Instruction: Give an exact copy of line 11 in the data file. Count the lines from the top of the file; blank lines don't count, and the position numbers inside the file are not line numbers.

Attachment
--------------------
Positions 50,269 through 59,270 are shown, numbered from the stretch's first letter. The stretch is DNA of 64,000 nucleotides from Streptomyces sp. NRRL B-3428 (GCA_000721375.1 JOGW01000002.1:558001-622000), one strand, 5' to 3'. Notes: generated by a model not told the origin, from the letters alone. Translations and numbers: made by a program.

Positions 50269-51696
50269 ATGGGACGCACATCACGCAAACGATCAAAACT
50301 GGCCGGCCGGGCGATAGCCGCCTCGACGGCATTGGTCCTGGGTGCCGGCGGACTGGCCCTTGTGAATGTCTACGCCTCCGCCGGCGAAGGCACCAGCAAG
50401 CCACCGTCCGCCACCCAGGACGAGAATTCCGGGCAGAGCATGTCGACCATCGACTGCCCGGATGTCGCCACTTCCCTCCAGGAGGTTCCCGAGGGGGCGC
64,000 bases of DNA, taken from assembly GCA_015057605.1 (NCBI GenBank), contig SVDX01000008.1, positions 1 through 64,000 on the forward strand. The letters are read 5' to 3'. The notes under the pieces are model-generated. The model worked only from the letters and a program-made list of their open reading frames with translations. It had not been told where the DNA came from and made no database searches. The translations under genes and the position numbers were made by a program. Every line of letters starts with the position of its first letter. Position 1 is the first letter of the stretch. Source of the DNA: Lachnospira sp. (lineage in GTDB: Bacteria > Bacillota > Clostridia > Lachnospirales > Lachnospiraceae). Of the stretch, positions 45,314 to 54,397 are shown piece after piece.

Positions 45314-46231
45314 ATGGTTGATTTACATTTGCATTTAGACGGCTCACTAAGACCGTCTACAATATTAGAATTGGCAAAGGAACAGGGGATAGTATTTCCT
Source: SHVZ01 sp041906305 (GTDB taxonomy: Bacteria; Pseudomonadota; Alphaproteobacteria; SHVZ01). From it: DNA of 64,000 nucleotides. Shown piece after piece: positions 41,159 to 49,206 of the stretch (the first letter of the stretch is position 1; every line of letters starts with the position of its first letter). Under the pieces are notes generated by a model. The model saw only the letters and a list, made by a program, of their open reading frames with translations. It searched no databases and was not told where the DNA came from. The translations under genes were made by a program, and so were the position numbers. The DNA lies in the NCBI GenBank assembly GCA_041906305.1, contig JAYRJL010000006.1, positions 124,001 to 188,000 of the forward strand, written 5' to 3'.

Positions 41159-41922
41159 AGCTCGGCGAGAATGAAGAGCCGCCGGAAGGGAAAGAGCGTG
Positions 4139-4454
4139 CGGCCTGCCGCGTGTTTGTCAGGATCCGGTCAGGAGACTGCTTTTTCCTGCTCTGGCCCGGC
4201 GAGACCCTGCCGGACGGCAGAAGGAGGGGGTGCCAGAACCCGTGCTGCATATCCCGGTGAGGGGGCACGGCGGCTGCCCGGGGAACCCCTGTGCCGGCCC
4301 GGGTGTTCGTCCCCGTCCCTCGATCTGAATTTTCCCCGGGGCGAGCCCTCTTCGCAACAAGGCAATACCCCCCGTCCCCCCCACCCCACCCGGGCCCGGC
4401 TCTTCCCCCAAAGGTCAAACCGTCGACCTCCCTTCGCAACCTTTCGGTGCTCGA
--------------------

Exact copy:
41159 AGCTCGGCGAGAATGAAGAGCCGCCGGAAGGGAAAGAGCGTG